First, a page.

second intervals and containing 500 data samples.
load iddata8
Use armax
to both construct the idpoly
model object, and estimate the parameters:
Typically, you try different model orders and compare results, ultimately choosing the simplest model that best describes the system dynamics. The following command specifies the estimation data set, z8
, and the orders of the A , B , and C polynomials as na
, nb
, and nc
, respectively. nk
of [0 0 0]
specifies that there is no input delay for all three input channels.
opt = armaxOptions;
opt.Focus = 'simulation';
opt.SearchOption.MaxIter = 50;
opt.SearchOption.Tolerance = 1e5;
na = 4;
nb = [3 2 3];
nc = 4;
nk = [0 0 0];
m_armax = armax(z8, [na nb nc nk], opt);
Focus
, Tolerance
, and MaxIter
are
estimation options that configure the estimation objective function
and the attributes of the search algorithm. The Focus
option
specifies whether the model is optimized for simulation or prediction
applications. The Tolerance
and MaxIter
search
options specify when to stop estimation. For more information about
these properties, see the armaxOptions
reference
page.
armax
is a version of polyest
with
simplified syntax for the ARMAX model structure. The armax
method
both constructs the idpoly
model
object and estimates its parameters.
View information about the resulting model object.
m_armax
m_armax = Discretetime ARMAX model: A(z)y(t) = B(z)u(t) + C(z)e(t) A(z) = 1  1.284 z^1 + 0.3048 z^2 + 0.2648 z^3  0.05708 z^4 B1(z) = 0.07547 + 1.087 z^1 + 0.7166 z^2 B2(z) = 1.019 + 0.1142 z^1 B3(z) = 0.06739 + 0.06828 z^1 + 0.5509 z^2 C(z) = 1  0.06096 z^1  0.1296 z^2 + 0.02489 z^3  0.04699 z^4 Sample time: 1 seconds Parameterization: Polynomial orders: na=4 nb=[3 2 3] nc=4 nk=[0 0 0] Number of free coefficients: 16 Use "polydata", "getpvec", "getcov" for parameters and their uncertainties. Status: Estimated using ARMAX on time domain data "z8". Fit to estimation data: 80.86% (simulation focus) FPE: 1.056, MSE: 0.9868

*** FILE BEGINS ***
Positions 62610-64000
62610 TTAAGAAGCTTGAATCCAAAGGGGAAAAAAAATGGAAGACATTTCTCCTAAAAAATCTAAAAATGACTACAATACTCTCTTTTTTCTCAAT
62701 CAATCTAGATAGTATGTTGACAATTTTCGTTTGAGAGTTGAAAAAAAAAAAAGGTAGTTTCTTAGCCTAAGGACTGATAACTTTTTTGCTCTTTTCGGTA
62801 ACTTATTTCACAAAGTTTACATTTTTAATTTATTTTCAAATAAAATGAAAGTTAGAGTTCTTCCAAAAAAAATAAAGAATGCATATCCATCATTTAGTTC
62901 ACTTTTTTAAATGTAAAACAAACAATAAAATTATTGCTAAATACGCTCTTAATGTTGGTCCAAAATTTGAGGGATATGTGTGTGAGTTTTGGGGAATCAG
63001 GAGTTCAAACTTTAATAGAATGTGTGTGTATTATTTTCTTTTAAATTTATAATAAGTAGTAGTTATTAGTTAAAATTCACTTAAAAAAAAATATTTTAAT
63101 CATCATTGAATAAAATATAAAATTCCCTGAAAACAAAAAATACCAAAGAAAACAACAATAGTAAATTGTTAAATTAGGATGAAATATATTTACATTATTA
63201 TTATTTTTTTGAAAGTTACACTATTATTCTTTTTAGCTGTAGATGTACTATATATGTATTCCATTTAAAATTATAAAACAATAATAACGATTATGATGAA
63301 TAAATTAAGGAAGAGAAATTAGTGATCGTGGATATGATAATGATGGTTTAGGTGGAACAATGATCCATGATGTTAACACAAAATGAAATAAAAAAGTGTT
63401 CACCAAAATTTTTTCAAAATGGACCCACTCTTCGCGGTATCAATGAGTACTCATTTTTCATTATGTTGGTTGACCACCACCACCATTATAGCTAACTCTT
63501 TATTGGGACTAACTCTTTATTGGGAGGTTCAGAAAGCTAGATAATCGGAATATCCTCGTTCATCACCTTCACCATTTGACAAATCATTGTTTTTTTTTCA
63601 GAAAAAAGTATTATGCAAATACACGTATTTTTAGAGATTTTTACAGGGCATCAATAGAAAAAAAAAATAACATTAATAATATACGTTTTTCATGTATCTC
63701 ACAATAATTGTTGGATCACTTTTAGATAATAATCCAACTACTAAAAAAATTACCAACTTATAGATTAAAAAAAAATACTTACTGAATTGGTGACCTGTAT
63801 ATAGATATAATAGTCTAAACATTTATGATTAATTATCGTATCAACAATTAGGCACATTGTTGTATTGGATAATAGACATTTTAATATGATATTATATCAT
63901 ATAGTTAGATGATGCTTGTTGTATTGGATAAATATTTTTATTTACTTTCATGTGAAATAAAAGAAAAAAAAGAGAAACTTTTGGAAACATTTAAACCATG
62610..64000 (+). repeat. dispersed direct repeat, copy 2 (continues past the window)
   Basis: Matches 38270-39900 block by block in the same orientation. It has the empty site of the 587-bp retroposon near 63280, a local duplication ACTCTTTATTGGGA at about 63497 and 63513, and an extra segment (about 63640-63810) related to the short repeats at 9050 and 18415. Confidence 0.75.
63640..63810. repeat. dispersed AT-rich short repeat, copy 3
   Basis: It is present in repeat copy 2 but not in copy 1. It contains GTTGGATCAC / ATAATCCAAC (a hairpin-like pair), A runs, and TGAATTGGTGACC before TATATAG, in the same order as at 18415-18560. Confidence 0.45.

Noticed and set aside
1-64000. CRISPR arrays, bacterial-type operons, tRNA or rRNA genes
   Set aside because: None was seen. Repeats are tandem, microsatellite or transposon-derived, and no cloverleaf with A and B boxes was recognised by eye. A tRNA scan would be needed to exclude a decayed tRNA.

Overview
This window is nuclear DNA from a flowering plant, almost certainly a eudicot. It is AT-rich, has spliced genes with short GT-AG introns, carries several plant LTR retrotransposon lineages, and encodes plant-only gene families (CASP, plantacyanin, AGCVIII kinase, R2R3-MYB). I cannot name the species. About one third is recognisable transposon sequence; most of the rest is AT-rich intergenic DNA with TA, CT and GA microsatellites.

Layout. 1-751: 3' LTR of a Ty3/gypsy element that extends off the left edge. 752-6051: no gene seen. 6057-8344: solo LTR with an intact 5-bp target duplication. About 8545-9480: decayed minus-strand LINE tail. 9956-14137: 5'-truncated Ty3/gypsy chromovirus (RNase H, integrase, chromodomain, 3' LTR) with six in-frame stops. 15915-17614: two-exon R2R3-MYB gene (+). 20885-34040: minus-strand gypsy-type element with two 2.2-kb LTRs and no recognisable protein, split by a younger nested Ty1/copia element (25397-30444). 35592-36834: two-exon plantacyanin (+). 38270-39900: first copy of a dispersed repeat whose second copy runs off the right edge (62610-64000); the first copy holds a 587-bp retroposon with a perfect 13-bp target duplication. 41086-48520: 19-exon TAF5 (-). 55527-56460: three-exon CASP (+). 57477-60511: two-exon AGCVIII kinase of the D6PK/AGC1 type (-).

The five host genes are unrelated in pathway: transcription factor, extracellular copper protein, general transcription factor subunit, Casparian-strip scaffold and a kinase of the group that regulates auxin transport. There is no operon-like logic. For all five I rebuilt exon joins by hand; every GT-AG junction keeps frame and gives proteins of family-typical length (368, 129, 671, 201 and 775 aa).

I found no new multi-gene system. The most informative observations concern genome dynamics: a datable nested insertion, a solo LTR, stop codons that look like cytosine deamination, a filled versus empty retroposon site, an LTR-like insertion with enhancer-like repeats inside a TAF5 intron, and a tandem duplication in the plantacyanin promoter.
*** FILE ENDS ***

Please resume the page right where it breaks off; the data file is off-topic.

m_armax
is an idpoly
model object. The coefficients represent estimated parameters of this polynomial model. You can use present(m_armax)
to show additional information about the model, including parameter uncertainties.
View all property values for this model.
get(m_armax)
a: [1 1.2836 0.3048 0.2648 0.0571] b: {[0.0755 1.0870 0.7166] [1.0188 0.1142] [1x3 double]} c: [1 0.0610 0.1296 0.0249 0.0470] d: 1 f: {[1] [1] [1]} IntegrateNoise: 0 Variable: 'z^1' ioDelay: [0 0 0] Structure: [1x1 pmodel.polynomial] NoiseVariance: 0.9899 Report: [1x1 idresults.polyest] InputDelay: [3x1 double] OutputDelay: 0 Ts: 1 TimeUnit: 'seconds' InputName: {3x1 cell} InputUnit: {3x1 cell} InputGroup: [1x1 struct] OutputName: {'y1'} OutputUnit: {''} OutputGroup: [1x1 struct] Name: '' Notes: {} UserData: [] SamplingGrid: [1x1 struct]
The Report
model property contains detailed information on the estimation results. To view the properties and values inside Report
, use dot notation. For example:
m_armax.Report
Status: 'Estimated using POLYEST with Focus = "simulation"' Method: 'ARMAX' InitialCondition: 'zero' Fit: [1x1 struct] Parameters: [1x1 struct] OptionsUsed: [1x1 idoptions.polyest] RandState: [1x1 struct] DataUsed: [1x1 struct] Termination: [1x1 struct]
This action displays the contents of estimation report such as model quality measures (Fit
), search termination criterion (Termination
), and a record of estimation data (DataUsed
) and options (OptionsUsed
).